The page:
So what is blossom end rot? Blossom end rot is a common problem for tomatoes, eggplants, peppers, and squash where the bottom end of the fruit literally rots. This is caused by a low concentration of calcium in the fruit, and this usually happens when there is a big fluctuation in moisture.
Alternatively, blossom end rot can also occur as a result of too much nitrogen fertilizer, high salt levels in the soil, or even root damage during time of planting. A lot of times, especially for tomatoes, blossom end rot can occur during the first year of planting, but, with a little know how CAN be controlled! Keep reading to find out how to control blossom end rot!
What is Blossom End Rot & How to Control It
Identifying Blossom End Rot:
For the most part, blossom end rot will occur while the fruit is still green or just starting to ripen. As you can see in the image, this occurs at the bottom of the fruit and will turn into a dark brown/black, leather-like sunken spot.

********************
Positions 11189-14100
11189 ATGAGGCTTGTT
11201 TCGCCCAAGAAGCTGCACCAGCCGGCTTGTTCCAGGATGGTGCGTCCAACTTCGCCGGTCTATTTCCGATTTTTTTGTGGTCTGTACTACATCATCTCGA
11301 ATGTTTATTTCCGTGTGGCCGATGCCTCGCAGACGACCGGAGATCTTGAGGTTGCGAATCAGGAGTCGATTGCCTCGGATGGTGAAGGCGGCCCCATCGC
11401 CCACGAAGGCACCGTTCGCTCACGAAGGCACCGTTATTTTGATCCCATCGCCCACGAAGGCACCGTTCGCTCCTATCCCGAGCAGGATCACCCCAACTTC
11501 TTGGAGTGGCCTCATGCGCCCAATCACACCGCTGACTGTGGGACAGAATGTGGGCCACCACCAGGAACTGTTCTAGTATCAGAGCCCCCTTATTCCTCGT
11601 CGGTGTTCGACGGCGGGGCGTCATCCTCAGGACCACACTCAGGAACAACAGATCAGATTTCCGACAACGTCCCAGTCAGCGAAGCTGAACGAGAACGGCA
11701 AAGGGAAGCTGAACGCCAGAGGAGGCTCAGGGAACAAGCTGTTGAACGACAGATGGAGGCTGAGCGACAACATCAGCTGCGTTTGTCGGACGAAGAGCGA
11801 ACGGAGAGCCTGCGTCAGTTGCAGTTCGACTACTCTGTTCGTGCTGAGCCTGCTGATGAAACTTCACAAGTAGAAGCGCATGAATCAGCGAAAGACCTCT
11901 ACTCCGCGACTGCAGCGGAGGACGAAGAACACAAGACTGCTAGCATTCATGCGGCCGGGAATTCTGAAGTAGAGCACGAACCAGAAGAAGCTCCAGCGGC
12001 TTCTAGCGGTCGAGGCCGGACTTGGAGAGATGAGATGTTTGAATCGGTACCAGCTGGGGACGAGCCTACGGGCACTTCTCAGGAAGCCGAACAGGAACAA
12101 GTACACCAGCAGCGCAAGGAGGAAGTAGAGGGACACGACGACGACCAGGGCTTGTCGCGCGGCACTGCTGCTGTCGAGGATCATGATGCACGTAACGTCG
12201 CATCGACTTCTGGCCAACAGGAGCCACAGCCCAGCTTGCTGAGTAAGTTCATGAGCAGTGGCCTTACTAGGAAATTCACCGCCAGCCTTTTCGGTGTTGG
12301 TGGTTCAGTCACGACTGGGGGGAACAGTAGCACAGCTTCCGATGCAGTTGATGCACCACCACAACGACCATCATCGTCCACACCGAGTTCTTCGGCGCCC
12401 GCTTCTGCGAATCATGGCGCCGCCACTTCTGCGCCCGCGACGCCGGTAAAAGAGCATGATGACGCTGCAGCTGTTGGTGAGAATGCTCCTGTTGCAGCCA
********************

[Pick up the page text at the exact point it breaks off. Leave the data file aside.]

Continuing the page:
How to Control Blossom End Rot:
Unfortunately, once the rot sets in, there is not too much to be done except to remove the affected fruit. After removing the affected fruit, apply a liquid calcium fertilizer.
How to Prevent Blossom End Rot:
- In order to prevent blossom end rot in the first place, it’s important to prepare the soil, and ensure that the pH is around 6.5.
- Fortify the soil with calcium rich amendments during the time of planting, such as broken up eggshells, gypsum, or bone meal.
- Since moisture is a big thing when it comes to blossom end rot, it’s important to maintain an even, uniform supply of moisture.
- Do this by mulching around the plants, and giving them a regular supply of water.
- Do not cultivate or disturb the soil near the plants.
- Do not fertilizer during early fruiting as this may encourage blossom end rot.
- Stake tomato plants early in the growing season.
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